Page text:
Presentation on theme: "Power Struggles and Your Preschool Child What is happening with your three or four year old and new power struggles?"— Presentation transcript:
Power Struggles and Your Preschool Child What is happening with your three or four year old and new power struggles?
Every stage of development brings new joys and challenges. Just as the ‘terrible two’s’ and its ever present ‘no’ leads to future independence, and the repetitive fill and dump activity of younger children equates to competence (“I am the master of these things; look how I can move them”) your preschool child is busy experimenting with behavior that will help them gain skills and knowledge.
As your child nears their third year they begin a new stage, one that can often surprise parents and caregivers with its tenacity. While this stage can be trying at times, your child is busy working on important skills regarding power. They are eager to know what power is, who has it, when and how it is used and where you get it.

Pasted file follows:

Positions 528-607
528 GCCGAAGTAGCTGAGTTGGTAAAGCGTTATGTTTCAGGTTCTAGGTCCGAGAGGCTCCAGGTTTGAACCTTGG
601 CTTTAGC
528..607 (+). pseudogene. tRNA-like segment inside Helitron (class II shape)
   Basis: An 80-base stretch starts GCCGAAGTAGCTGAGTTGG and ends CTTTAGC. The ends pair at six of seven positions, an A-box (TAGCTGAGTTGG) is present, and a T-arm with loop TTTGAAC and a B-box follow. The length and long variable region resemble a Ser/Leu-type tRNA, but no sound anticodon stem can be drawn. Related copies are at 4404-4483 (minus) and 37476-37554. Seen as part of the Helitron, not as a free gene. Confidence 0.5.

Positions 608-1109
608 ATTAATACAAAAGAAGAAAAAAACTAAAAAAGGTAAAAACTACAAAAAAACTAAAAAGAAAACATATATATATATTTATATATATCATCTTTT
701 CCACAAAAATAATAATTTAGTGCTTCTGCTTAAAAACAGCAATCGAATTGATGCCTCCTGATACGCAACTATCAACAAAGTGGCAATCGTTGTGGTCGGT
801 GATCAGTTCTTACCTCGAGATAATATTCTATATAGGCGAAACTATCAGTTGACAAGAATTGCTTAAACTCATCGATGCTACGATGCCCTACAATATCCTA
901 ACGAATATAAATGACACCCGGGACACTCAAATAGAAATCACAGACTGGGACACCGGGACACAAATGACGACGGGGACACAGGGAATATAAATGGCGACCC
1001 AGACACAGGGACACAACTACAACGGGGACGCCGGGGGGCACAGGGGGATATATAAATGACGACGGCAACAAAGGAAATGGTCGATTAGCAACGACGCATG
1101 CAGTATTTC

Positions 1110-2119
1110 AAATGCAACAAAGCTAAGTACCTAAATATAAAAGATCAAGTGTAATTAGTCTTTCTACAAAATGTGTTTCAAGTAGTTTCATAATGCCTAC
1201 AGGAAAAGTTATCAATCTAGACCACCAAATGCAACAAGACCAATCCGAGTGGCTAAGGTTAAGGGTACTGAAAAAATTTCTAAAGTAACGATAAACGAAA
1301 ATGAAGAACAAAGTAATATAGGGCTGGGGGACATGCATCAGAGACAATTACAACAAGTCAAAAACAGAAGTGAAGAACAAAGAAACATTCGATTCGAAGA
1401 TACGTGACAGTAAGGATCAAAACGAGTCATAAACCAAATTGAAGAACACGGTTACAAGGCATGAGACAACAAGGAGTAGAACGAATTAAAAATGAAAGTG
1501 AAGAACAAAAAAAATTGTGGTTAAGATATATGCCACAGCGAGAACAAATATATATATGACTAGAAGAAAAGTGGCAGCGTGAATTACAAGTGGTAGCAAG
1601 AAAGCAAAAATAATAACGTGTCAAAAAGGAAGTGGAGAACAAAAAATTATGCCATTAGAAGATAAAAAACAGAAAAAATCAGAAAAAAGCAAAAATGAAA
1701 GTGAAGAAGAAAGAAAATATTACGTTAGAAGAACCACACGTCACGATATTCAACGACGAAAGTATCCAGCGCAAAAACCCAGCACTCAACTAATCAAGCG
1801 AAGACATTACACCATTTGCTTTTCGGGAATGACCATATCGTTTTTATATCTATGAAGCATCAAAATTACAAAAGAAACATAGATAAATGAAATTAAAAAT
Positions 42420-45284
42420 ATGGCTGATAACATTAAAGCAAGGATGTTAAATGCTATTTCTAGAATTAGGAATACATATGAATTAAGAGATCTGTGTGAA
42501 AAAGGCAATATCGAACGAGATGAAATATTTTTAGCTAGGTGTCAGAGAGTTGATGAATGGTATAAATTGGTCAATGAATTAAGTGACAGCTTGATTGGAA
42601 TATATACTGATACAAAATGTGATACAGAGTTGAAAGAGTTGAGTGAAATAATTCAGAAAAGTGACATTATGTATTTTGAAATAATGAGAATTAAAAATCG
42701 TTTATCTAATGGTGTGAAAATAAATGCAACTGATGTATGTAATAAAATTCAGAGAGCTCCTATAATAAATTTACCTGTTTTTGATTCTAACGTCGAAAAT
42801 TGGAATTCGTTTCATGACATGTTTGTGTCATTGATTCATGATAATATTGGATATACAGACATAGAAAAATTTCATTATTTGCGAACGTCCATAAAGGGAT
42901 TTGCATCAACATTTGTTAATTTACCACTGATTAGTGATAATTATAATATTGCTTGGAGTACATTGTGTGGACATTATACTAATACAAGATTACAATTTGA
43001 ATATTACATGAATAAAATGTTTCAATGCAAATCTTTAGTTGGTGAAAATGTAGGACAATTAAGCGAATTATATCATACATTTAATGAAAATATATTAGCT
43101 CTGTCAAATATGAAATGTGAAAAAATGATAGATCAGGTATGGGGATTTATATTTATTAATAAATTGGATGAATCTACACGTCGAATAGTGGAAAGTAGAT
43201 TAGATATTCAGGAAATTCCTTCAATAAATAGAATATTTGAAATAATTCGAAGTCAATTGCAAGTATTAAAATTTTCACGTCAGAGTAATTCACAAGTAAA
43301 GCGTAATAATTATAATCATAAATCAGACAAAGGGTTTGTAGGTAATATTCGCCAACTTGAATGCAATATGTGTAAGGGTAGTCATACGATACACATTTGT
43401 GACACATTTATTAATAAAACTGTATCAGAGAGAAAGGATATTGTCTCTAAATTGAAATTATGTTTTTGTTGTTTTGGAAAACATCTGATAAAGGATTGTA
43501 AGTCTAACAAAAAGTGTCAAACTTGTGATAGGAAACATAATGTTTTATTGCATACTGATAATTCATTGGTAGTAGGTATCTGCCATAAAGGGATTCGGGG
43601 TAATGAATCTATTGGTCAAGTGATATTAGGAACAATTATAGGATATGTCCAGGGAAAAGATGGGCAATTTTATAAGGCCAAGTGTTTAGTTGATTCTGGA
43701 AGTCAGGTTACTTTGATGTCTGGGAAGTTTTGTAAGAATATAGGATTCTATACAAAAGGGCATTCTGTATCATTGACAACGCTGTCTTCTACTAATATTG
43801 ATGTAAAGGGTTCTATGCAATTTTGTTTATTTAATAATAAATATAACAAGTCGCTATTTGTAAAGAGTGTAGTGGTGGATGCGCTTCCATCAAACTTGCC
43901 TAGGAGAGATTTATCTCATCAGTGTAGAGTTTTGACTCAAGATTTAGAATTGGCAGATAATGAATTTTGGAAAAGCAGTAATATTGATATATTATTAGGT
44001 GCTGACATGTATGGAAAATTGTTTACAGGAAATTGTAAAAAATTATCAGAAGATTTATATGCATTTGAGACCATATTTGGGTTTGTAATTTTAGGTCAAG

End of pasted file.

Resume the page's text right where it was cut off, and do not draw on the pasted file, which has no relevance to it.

As this stage begins, children definitely recognize power as “Look at what that person can make happen!” and very much want that power for themselves. While they sort through the what, where, when and how’s of power, some of their behavior can be surprising. Being prepared by knowing both what these behaviors are and what you can do when these behaviors arise will allow you to support your child through this period (and later when they revisit these behaviors ). This also gives you a chest of tools to draw from.